JD:

Yes, they really get it which is great. They just get it and I get it. I feel we’re not speaking a language that you can’t understand at all. I never feel it. I understand what I’m saying, everybody in the play understands what they’re saying.

HB:

It’s not one of the more well-known comedies but we just came out thinking, “God, isn’t that a good play!”

JD:

It is a good play.

HB:

I forgot how good that was.

JD:

There’s a wonderful thing setting in – I mean I love Parolles. I know I say he’s a “Tainted fellow full of wickedness”, but I think he’s so clever. He’s as daring as the fool, as Lavatch my clown, my friend. He’s as daring. I don’t have any scenes with him but I’m sure before he’s gone I’ve heard him talking to him and I probably thought he’s rather wonderful. I think she thinks he’s rather wonderful, but on the wicked side of wonderful, dangerous side of wonderful. I blame him for Bertram’s misbehaviour, of course I’m completely wrong, it’s not Parolles’ fault, it’s actually my fault, Helena’s fault, the King’s fault, his own fault. A lot of things have gone wayward since I sent her off to go and cure the King, hopefully and then Bertram will feel, you know, everything will work out. I mean I don’t know what I think I’m doing really, I just see her love for my son and it’s pure and it’s what I know is right and Maudlin, this daughter of Lefeu – I always felt in rehearsals a great antipathy towards him, not the excellent Michael at all, but I just sort of felt a bit off with him and Michael stopped one day and he said, “I seem to be getting some sort of antipathy from the Countess.” We didn’t know each other very well and he said, “I’m not sure why.” And I said, “I’m afraid”, I said, “I’m not sure why either, Michael, but I can feel it.” And now I know why it is, because he just talks and talks, he is a bore. He’s brilliant on the stage, he’s absolutely hysterical, but the Countess finds him a bore. He says things that she thinks, “What are you talking about, you fool?” She doesn’t like him and I think the thought of Maudlin being his wife, I mean the name’s enough to tell you, not a good choice is it? And then Maudlin has to come back into the play because Helena’s dead, it’s all my fault. I think John directed me very well here, I said, “I don’t really know what I’m saying and this seems just more and more emotional.” He said, “No. It can’t just be “Oh woe is me”, he said, “It’s got to be ‘it was my fault I shouldn’t have done it’.” I don’t know what I’m doing, I’ve lost confidence in myself. Yes Maudlin, let’s get back to Maudlin. You think it’s best because I don’t know anymore and I should never have interfered but you wouldn’t have known that without John Dove to tell you. If you haven’t got the right person in the driving seat it could go wrong and that’s why I guess they call it a ‘problem play’. You have to have somebody there who will really be honest about human nature, you know, and he pulls up the reality of it. He said to me, “You’re like the Queen. You don’t see her sobbing and wiping her eyes ever.” Which, you know, I have that moment but nobody’s meant to be there at that point.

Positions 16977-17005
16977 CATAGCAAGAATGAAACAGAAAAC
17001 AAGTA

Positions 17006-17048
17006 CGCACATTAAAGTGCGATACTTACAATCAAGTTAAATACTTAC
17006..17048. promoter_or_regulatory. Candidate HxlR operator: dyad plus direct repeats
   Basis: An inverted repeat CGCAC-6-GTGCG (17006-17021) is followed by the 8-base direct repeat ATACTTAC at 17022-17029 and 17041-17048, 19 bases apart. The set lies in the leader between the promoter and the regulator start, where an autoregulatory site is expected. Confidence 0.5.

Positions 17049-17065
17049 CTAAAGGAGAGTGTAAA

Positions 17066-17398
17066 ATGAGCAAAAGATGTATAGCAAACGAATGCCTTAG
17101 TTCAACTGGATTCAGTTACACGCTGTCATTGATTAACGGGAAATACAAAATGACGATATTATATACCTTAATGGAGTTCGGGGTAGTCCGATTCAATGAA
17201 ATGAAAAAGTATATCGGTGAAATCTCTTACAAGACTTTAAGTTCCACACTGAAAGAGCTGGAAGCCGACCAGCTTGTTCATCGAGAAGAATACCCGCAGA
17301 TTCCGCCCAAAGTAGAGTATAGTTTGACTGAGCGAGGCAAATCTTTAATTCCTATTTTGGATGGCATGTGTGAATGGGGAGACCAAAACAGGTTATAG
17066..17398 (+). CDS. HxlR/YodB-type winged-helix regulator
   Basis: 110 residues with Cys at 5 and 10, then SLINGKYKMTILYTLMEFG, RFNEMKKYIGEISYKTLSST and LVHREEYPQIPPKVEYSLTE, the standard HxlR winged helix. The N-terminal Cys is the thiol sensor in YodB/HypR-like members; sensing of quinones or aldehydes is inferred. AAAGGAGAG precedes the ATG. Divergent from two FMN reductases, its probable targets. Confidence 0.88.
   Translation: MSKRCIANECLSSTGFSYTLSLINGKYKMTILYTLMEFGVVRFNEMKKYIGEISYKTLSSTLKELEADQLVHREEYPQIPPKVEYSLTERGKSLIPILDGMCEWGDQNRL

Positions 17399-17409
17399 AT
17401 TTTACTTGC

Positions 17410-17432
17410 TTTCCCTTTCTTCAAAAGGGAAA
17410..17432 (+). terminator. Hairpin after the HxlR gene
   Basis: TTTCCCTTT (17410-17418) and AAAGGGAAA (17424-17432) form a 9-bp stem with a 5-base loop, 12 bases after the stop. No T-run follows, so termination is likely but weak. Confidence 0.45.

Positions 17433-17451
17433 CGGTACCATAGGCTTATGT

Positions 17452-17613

HB:

Yeah, it’s all public.

JD: